If the weather has been a little too warm for paddling, here is a suggestion: Freeze a couple of bottles of water and stash them in the cockpit. I jam them between the sides of the seat and the hull. Wear your spray skirt and you can have a cool cockpit. I have been wearing a very wide brimmed hat for some time now. It effectively shades my head, shoulders and much of my torso. So between the cool cockpit and the shade from my hat, I've been pretty comfortable paddling in the afternoon this summer. Just trying to be helpful. Bruce.
Chickasabogue Park July 15, 2003

Matt led this paddle. It was his birthday. Six paddlers, four boats, and a dog showed up for this trip.

Chickasabogue Park is up north of Mobile next to Interstate 65. Signs through town point the way to the park. At the entrance to the park, we stopped at the office to pay our $1.00 entrance fee. Rental canoes, paddles and PFD's are available by the hour or half day. I did not write down the rates. I apologize for that oversight. We drove to the put in, which is a hard ramp with a small dock extending out perpendicular to the shoreline. The water level was high such that the boat dock was even with the water level. This condition made the put in very "canoe and kayak friendly" as Matt said.

We paddled upstream winding through forest land. The water seems clean, but tea-colored. At several of the bends in the river, picnic sites were visible through the trees. The sites are simple enough with a trash barrel, a charcoal grill in a clearing. We saw some old pilings, bird houses, and one structure with a roof. Other than that the surroundings are forest and swamp. I was pleasantly surprised by the wilderness in the vicinity of a city.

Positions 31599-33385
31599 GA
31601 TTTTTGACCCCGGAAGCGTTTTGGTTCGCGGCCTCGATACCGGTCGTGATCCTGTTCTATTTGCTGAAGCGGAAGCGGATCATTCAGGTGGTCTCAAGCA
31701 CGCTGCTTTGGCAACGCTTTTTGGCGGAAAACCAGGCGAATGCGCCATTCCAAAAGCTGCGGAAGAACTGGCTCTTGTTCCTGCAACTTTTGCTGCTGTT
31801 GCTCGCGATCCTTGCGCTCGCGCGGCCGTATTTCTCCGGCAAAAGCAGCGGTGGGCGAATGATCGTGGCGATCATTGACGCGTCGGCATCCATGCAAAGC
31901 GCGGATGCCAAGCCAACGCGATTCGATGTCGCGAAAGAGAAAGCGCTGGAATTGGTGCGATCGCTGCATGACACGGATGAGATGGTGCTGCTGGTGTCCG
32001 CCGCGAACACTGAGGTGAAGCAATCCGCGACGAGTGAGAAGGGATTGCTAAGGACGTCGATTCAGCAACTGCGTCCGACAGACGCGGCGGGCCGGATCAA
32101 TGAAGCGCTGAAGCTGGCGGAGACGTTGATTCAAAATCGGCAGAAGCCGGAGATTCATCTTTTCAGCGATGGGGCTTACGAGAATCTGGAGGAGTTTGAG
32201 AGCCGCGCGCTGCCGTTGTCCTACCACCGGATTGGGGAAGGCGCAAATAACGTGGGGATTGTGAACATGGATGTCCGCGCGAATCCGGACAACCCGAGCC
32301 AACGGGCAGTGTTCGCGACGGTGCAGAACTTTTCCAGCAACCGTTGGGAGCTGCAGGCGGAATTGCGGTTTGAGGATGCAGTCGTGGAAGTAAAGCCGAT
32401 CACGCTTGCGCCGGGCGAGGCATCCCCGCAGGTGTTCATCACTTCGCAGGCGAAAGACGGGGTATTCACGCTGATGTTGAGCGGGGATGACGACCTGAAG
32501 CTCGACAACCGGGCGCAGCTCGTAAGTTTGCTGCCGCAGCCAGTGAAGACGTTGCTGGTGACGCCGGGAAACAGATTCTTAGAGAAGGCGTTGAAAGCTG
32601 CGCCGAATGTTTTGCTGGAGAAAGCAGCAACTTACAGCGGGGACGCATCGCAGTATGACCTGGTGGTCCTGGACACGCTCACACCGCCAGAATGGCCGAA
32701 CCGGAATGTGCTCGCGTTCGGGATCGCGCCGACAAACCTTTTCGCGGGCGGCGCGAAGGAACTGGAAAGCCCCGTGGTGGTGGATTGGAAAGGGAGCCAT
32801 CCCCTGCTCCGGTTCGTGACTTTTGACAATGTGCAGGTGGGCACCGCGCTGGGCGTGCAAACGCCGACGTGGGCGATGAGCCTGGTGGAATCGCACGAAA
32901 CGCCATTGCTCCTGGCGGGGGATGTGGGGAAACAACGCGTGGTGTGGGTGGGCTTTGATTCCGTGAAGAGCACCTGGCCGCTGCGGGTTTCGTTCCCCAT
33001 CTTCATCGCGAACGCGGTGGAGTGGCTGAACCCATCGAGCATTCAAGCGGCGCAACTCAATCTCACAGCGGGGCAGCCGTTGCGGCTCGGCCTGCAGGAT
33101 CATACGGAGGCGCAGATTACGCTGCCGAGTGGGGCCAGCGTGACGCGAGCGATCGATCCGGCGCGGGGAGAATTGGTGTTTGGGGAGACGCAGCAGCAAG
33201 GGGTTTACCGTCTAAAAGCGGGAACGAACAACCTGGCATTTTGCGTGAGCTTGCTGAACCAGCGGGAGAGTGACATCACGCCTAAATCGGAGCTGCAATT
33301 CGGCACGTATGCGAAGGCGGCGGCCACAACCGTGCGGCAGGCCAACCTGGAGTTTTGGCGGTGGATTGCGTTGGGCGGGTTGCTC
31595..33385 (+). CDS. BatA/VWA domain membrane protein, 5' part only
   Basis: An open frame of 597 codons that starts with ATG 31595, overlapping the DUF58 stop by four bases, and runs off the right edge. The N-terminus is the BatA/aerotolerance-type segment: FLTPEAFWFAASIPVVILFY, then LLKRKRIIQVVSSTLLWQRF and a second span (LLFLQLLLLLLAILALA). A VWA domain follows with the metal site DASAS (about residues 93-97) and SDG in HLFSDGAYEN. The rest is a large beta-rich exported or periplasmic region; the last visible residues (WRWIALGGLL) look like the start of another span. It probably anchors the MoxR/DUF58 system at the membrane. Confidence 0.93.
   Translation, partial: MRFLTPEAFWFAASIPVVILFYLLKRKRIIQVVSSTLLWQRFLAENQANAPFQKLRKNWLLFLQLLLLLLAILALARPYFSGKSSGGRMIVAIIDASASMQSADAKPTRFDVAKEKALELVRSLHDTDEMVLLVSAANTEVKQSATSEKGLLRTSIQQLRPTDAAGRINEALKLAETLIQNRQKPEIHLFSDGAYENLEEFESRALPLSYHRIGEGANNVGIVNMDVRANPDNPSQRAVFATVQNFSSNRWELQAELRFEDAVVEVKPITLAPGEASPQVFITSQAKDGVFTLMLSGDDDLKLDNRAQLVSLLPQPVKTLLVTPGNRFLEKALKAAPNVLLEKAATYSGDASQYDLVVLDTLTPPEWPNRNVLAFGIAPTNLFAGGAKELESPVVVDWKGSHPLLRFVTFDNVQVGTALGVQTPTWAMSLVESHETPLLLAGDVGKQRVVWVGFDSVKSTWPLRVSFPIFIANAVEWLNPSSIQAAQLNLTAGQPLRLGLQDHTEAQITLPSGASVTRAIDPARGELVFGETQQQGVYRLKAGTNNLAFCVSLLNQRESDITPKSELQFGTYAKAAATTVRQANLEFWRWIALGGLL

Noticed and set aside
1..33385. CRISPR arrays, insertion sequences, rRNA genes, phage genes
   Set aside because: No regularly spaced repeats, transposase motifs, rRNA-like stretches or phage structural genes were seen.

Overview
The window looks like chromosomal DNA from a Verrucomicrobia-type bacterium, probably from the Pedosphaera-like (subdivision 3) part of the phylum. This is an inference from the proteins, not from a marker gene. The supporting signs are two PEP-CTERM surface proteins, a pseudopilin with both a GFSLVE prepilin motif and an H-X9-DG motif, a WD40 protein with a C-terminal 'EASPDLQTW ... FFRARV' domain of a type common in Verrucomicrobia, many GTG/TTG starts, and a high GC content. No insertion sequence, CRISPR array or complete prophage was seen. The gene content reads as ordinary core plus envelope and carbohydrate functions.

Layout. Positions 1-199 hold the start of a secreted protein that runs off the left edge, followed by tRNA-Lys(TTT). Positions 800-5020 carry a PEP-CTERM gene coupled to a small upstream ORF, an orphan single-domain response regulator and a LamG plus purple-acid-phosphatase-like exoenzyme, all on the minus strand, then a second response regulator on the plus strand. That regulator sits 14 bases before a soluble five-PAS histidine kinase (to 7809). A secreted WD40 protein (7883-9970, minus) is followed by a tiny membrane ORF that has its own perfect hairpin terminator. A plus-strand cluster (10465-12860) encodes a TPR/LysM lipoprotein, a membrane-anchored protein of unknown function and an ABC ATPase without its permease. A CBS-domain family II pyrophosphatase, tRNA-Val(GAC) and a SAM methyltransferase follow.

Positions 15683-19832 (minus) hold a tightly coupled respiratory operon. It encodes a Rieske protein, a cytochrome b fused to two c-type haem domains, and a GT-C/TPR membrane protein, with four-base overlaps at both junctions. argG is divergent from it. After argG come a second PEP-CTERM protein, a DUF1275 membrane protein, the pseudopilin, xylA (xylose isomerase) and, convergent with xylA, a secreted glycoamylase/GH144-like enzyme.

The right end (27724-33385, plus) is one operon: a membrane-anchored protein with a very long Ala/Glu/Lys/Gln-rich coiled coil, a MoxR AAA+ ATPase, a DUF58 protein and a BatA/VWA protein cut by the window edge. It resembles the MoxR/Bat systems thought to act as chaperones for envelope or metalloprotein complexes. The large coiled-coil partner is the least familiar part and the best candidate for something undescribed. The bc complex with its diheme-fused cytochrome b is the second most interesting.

We paddled up a couple miles enjoying a very mild day. The biting insects were leaving us alone. Distant thunder rolled from time to time but we did not have any rain. Then we had the adventure of the dog that jumped out of a kayak. After some teamwork and effort, the dog was settled into the canoe with Matt's mother to keep the dog calm.

We stopped for lunch on the right bank where we saw a wooden bench and an opening in the trees. About ninety feet upstream I found a low wood bridge and a hiking path that follows the riverbank. I took out there because the other location seemed full with three boats. I got out of the boat fine, but the wet clay on the trail made me slip and get muddy. We commented on the huge banana spider webs in the area. We saw several webs high over the river. Someone asked "Do the spiders catch birds?" The webs were really huge. The trail had several webs under which we did the limbo rather than tearing them down.

We had our lunch including birthday cupcakes and stories, really good stories of local lore.

I paddled upstream while the others took a swim and talked. The river stays wild for another mile or so, and it narrows some. The current gets faster too. Eventually the river flows under U.S. Highway 45. That is as far upstream as I went. I turned around and headed downstream. I met the others coming up and told them what was ahead of them. We all proceeded downstream.

When I reached the takeout, I noticed the dock was submerged. A small girl was walking on the dock in ankle deep water splashing it as she went. Matt had mentioned a hidden lake was downstream of the I-65 bridge. I did not find it; a ski boat was operating in that area and I did not hang around long.

Chickasabogue Park is fine recreational area. The river seems clean and cool. A swimming area is available. The bike trails are extensive through the woods. Open fields are available AND the park has a frisbee golf course. All this, nearby, for a buck.